Armed with knowledge we could see which quotes for the total job were still way over the top. If we deducted the items we had realistic, individual costs for (including labour), we could see that one guy must’ve wanted $15K just to spread some pebbles; that’s how loaded every other item in his quote was. We don’t mind people earning a living, but we don’t like it when they think they can see you coming. Research and knowledge will protect you from that.


    After 2-3 years of getting our act together, our job is about to start next week. I hope these few points help get your started a lot quicker! :-)


    Good luck and all the best with your project.






  • olldroo
    last year

    Wow Dm Stan, great work. I don't think a lot of people realise that designing a garden takes as much work as designing a home. I'm presently working from scratch on both a front and rear garden, it is hard work to get going, but I purchased an artist's pad and drew everything to scale on that, it was easier then to walk around outside relating the space to my plan.

    Although I've had many years of experience gardening, I still spent hours researching the types of plants I wanted noting the dimensions plants grow - soil does dictate the accuracy of this - so everything is planted with adequate space to grow to avoid overcrowding or awkward gaps. This really is not different to taking the measurements of a lounge setting to plan just how it will best fit in a room.


    Good luck with it all, I hope it goes smoothly for you.

  • Dm Stan
    last year

    Thanks, olldroo. That first draft is amateur but it got the ball rolling. You’re spot on about awareness about the level of design and planning that goes into landscaping. But you can tell the difference in the results. I wouldn’t want the false economy of spending thousands and ending up with a yard that looks like a bunch of mates spent an afternoon having fun with a dingo digger and a carton of beer!


    The points you’ve made about soil and plant types are very important, especially their full growth dimensions. We’re deliberating over what type of tree to place near the north boundary. It’s not only our place we need to think of. We don’t want to plant something with a root system that will lift the neighbour’s paving in a few years time. Landscaping our side is expensive enough; that reparation would be a additional cost we don’t need.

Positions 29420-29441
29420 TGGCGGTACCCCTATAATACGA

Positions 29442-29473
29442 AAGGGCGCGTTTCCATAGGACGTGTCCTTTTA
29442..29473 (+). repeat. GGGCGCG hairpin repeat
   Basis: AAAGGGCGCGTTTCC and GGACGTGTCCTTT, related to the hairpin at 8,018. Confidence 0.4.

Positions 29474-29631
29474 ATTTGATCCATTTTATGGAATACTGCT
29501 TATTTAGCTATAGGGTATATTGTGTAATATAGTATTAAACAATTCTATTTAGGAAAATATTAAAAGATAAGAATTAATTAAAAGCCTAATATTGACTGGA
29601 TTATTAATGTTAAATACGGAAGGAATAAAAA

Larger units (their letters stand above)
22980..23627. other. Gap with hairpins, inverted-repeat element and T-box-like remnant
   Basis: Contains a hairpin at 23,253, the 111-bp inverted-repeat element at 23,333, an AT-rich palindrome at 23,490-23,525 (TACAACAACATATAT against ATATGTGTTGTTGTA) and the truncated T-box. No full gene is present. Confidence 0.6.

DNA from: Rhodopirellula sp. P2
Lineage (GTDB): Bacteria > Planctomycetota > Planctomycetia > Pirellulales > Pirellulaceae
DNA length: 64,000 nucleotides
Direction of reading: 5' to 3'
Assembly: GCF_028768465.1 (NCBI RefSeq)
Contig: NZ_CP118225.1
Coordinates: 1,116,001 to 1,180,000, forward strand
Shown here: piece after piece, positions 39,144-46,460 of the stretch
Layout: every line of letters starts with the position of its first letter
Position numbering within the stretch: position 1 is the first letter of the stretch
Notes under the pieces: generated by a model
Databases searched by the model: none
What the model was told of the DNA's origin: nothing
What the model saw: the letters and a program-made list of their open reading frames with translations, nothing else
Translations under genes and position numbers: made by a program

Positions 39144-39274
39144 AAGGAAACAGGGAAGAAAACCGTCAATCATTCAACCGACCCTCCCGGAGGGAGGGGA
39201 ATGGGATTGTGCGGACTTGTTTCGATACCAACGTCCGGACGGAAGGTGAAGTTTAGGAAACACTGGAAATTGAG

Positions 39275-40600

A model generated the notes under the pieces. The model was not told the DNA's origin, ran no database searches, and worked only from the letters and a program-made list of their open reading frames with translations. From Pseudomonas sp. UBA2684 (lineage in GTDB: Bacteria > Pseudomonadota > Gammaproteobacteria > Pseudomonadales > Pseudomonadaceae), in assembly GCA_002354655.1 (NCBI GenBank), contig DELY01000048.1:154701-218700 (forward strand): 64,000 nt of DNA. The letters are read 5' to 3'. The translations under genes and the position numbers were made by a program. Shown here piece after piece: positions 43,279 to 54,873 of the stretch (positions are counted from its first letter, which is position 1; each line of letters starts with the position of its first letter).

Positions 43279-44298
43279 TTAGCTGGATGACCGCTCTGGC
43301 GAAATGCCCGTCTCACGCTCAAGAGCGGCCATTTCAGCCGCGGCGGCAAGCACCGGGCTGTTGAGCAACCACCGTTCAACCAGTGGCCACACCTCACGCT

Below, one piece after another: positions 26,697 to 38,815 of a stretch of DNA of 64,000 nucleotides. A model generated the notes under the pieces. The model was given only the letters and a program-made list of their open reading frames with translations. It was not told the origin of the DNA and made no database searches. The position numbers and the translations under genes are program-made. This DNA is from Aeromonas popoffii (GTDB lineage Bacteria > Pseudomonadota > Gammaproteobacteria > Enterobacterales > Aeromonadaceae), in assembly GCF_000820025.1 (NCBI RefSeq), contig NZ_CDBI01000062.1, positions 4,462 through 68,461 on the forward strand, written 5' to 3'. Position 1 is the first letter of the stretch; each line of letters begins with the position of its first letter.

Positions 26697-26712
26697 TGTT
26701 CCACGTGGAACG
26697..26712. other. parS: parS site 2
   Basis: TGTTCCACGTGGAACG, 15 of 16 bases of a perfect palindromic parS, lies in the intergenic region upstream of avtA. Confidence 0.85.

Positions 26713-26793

Thanks for your encouragement. :-)

  • olldroo
    last year
    last modified: last year

    DM Stan, I'm trying to avoid trees as such but my north facing back garden does need some shade so I'm using crepe myrtles for that - 3 of them placed in strategic positions away from boundaries and as they are deciduous they will still allow the winter sun into my rooms on that side of the house. I'm hoping I can keep them pruned down to a reasonable height to give me the shade I want but let me maintain control of their growth. Planting trees near boundaries is not just about roots either, it is also about the mess they can make, your neighbour may not want your tree growing over metres of their garden, some can lose branches suddenly with potential for injury, and the shadowing on neighbour's gardens - if they have established a garden that requires full sun, total shading of the area will see their plants slowly die. Many trees produce suckers too that can spring up metres from the tree and they are a nightmare to dig out.

    Something I've learned over the years though, is that people do have a tendency to plant trees around borders, however if you are using specimen trees for impact then it makes more sense to me to plant them well within the garden so they really become a feature of YOUR garden, no one else has to share it or worry about it, but I just think it looks more dramatic and borders can be defined with lower growing hedges or mixed plantings that will give you privacy but not impact or overshadow your neighbours.

    I don't know what State you are in, some States have stiffer quarantine laws than others, but as you sound like a patient person, check out Australian Plants Onine - they sell tubestock for a fraction of the price of a more mature plant but tubestock suffer less shock when transplanted so they actually grow quicker. I've mainly used them for my garden as I don't have much choice here and am very impressed with the quality of the plants and the success I've had with them. In 6 months a couple of leaves on twigs have gone to nearly 1 metre high shrubs.

  • Dm Stan
    last year

    We’re in SA. Thanks for sharing the info about Australian Plants Online. Top tip for everyone. Ta!

  • olldroo
    last year

    Oh Rats - SA has the toughest laws. You may not be able to get very much at all.

  • Sue Gelade
    last year

    Hi DM Stan

    We’re in SA too - I’ve got a big garden full of plants, but mostly ones that like our ridiculous climate and our particular area’s soil type. AND didn’t buy many of them as they often come from cuttings thru friends or the plant swaps within our garden club - of which SA has heaps. Check your local area and find out what’s around - groups are invaluable whether you’re a new gardener or more experienced and there’s always someone who has a similar problem, or who knows the answer as collectively they contain a wealth of experience - and apart from that, they’re fun. It’s also worth strolling your local area and looking to see what’s growing well, especially after a major weather event (eg that horror 47 day at the end of summer). happy gardening!